Rear-end accidents can cause injuries that can last a lifetime. The brute force of a rear-end crash can fracture bones, herniate or rupture spinal discs, strain back muscles, and aggravate pre-existing conditions.
Even rear-end crashes at low speeds jar the body with sudden, violent movement. That jerking motion can damage spinal nerves and herniated discs and cause severe back pain, numbness, and paralysis.
The most frequent neck injury in rear-end auto collisions is whiplash. This sudden and forceful back-and-forth movement of the head and neck strains, rips, and tears the web of the cervical spine’s ligaments, tendons, vertebrae, and muscles.
Occupant kinematics explain how whiplash can occur in rear-end collisions. The occupant’s body compresses into the seatback. It is then accelerated forward, but their head rebounds off the headrest to stop the acceleration, causing their neck to snap forcibly backward, then forward again.
The whiplash motion can also tear and damage the underlying structures in the neck, leading to symptoms such as neck pain, headaches, and cognitive problems. Whiplash symptoms often last a few days to weeks, but some people experience chronic neck pain and headaches months or even years after their accident.
Spinal fractures can occur in the lumbar or thoracic spine (mid or lower back). Five to ten percent of spinal fractures are unstable. Unstable fractures move the vertebrae from their normal alignment and can pressure the spinal nerves or spinal cord.
If you have a spine injury, it is essential to see a doctor. You may need surgery to stabilize the bones and prevent complications. The procedure to do so can include kyphoplasty or vertebroplasty, both minimally invasive procedures that involve injecting bone cement into the fractured spine.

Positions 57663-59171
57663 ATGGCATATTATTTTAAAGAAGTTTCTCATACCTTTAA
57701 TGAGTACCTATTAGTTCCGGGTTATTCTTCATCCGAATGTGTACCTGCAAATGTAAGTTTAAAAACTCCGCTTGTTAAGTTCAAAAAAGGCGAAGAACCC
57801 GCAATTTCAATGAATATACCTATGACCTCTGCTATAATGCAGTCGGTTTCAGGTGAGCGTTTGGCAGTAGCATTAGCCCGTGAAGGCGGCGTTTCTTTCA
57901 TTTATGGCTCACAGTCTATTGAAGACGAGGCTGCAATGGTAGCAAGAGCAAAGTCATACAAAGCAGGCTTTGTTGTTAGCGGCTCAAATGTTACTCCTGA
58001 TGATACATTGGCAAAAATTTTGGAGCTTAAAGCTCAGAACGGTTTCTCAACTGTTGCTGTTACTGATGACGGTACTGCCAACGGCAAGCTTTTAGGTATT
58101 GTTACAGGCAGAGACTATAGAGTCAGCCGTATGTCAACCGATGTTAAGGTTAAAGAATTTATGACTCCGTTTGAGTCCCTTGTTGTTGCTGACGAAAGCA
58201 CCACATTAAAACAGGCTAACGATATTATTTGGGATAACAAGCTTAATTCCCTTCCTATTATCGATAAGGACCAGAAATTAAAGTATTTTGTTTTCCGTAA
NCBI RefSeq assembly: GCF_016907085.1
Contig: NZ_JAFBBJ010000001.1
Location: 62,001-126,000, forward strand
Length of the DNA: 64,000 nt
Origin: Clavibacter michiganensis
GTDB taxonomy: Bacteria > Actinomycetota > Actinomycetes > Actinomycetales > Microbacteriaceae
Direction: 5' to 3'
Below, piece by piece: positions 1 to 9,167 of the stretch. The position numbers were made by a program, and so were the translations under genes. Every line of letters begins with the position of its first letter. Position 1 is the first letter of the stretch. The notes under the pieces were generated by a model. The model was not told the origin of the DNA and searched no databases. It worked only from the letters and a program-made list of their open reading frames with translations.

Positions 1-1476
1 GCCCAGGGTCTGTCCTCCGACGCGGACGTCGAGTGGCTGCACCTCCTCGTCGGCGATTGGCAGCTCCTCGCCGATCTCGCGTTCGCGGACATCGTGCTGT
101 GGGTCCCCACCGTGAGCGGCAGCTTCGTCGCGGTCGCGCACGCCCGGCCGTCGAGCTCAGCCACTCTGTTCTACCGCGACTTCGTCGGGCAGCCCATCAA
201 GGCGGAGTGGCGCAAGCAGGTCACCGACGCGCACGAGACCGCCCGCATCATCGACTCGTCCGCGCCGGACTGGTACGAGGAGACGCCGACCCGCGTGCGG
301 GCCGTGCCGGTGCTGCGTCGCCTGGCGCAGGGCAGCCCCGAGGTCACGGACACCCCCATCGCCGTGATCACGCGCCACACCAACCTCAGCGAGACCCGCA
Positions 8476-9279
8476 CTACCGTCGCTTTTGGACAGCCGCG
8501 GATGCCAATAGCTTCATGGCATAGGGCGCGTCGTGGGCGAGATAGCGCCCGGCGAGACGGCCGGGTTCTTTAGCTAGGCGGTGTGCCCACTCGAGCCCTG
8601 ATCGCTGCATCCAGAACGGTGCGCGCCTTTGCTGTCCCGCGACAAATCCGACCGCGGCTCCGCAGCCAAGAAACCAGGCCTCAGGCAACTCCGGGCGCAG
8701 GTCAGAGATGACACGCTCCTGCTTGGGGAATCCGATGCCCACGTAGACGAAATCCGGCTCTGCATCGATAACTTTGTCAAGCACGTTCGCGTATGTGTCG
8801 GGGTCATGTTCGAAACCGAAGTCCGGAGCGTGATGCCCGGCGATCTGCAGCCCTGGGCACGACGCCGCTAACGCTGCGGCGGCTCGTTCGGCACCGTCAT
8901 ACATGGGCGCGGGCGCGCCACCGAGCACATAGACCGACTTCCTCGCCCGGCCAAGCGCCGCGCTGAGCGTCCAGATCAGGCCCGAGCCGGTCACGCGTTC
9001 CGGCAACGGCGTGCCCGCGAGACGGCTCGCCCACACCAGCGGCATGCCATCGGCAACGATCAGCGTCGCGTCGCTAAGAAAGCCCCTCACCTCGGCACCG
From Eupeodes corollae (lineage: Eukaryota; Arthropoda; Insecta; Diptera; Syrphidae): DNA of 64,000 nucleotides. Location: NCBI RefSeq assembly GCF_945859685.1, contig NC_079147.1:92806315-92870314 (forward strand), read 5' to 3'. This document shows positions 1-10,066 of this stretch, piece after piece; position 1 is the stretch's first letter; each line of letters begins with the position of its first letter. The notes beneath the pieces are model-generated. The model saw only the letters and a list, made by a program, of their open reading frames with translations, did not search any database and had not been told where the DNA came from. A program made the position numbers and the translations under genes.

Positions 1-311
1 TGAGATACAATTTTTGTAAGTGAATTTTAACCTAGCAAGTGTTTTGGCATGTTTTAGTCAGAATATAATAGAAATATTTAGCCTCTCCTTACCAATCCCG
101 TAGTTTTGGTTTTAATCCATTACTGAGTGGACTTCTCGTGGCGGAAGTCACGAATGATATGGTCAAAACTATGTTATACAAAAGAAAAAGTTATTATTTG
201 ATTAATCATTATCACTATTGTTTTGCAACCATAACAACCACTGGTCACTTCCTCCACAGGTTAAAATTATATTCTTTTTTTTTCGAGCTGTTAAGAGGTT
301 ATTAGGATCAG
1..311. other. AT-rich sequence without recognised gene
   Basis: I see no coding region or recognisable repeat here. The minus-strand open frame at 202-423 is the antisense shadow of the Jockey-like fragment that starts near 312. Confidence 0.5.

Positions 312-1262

Sometimes, a balloon lifts the compressed spinal vertebra before the cement injection. This allows for more accurate injection of bone cement and better healing of the fractured spine.
Discs are located between the spine’s bones to help keep it flexible and absorb shock. Rapid force can cause one of these soft cushions to slip out of place when involved in a rear-end accident. When this happens, it puts pressure on nerves and causes pain.
This type of injury is sometimes difficult to diagnose. The first stage is typically a physical examination and a review of medical data. Doctors may also perform EMG/NCV tests to assess the progress of the nerve or muscle damage over time.
Treatment for herniated discs often involves physical therapy, painkillers, and rest. In severe cases, surgery may be required. An injured victim’s PIP or uninsured/underinsured motorist (UM/UIM) policy may cover the cost of treatment and related damages up to the policy limits.
Spinal Cord Injuries
Your brain and the rest of your body are connected via the spinal cord, a substantial bundle of nerves. When injured, it can cause permanent loss of movement and sensation. Injuries to the spine can also lead to several other issues, such as blood clots, pressure sores, involuntary muscle spasms (sometimes called spastic paralysis), changes in sexual function, breathing difficulties, and bowel and bladder control problems.
The force of a car accident can damage your spinal cord and the nerves it protects. Spinal injuries can occur in your spine’s neck, lumbar, or thoracic regions. Depending on which part of the spine is harmed, a diagnosis can be made for complete or incomplete spinal cord injuries.
A spinal cord injury that occurs higher up can lead to paralysis in all parts of the body, including the arms and legs (tetraplegia or quadriplegia), or it may affect only your lower body and legs (paraplegia). Complete spinal cord injuries are a medical emergency and require immediate treatment to reduce long-term effects.
Numerous fracture types may result from a rear-end collision’s force. These include pelvic bone fractures, rib fractures, and leg bones (femur and tibia). These bones can break if the body is suddenly jerked forward and slammed into its seat belt or another object in the vehicle.
The sternum and ribs, which protect your heart, lungs, and a portion of your guts, can break when you instinctively reach back to brace yourself for impact or because the car is suddenly lurched forward by an airbag or seat belt. The tibia and fibula in your legs can also break.
Broken bones can lead to pain and movement limitations for the rest of your life. It is essential to see a doctor promptly to ensure that the bones heal correctly.